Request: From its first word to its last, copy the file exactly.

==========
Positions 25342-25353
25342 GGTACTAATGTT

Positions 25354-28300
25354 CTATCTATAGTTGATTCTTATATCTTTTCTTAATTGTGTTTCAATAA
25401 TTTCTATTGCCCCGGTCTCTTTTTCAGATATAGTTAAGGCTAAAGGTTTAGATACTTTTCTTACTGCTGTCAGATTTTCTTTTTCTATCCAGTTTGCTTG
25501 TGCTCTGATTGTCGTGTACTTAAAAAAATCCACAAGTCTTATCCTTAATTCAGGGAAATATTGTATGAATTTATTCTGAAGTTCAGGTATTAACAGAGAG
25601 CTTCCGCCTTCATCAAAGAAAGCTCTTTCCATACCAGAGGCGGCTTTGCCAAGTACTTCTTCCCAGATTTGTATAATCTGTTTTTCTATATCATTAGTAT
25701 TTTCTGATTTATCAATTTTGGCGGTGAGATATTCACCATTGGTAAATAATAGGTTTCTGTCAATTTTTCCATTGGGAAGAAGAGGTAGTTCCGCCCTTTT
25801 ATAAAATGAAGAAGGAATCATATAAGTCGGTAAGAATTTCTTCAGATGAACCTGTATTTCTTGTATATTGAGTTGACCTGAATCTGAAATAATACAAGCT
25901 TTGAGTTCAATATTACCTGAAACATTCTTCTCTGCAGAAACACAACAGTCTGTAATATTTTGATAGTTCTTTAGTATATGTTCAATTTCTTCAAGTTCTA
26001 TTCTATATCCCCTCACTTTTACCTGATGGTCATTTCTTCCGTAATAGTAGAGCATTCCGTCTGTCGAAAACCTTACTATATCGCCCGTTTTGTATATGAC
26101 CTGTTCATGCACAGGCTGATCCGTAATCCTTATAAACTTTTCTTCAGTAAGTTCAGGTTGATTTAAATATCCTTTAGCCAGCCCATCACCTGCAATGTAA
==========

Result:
Positions 25342-25353
25342 GGTACTAATGTT

Positions 25354-28300
25354 CTATCTATAGTTGATTCTTATATCTTTTCTTAATTGTGTTTCAATAA
25401 TTTCTATTGCCCCGGTCTCTTTTTCAGATATAGTTAAGGCTAAAGGTTTAGATACTTTTCTTACTGCTGTCAGATTTTCTTTTTCTATCCAGTTTGCTTG
25501 TGCTCTGATTGTCGTGTACTTAAAAAAATCCACAAGTCTTATCCTTAATTCAGGGAAATATTGTATGAATTTATTCTGAAGTTCAGGTATTAACAGAGAG
25601 CTTCCGCCTTCATCAAAGAAAGCTCTTTCCATACCAGAGGCGGCTTTGCCAAGTACTTCTTCCCAGATTTGTATAATCTGTTTTTCTATATCATTAGTAT
25701 TTTCTGATTTATCAATTTTGGCGGTGAGATATTCACCATTGGTAAATAATAGGTTTCTGTCAATTTTTCCATTGGGAAGAAGAGGTAGTTCCGCCCTTTT
25801 ATAAAATGAAGAAGGAATCATATAAGTCGGTAAGAATTTCTTCAGATGAACCTGTATTTCTTGTATATTGAGTTGACCTGAATCTGAAATAATACAAGCT
25901 TTGAGTTCAATATTACCTGAAACATTCTTCTCTGCAGAAACACAACAGTCTGTAATATTTTGATAGTTCTTTAGTATATGTTCAATTTCTTCAAGTTCTA
26001 TTCTATATCCCCTCACTTTTACCTGATGGTCATTTCTTCCGTAATAGTAGAGCATTCCGTCTGTCGAAAACCTTACTATATCGCCCGTTTTGTATATGAC
26101 CTGTTCATGCACAGGCTGATCCGTAATCCTTATAAACTTTTCTTCAGTAAGTTCAGGTTGATTTAAATATCCTTTAGCCAGCCCATCACCTGCAATGTAA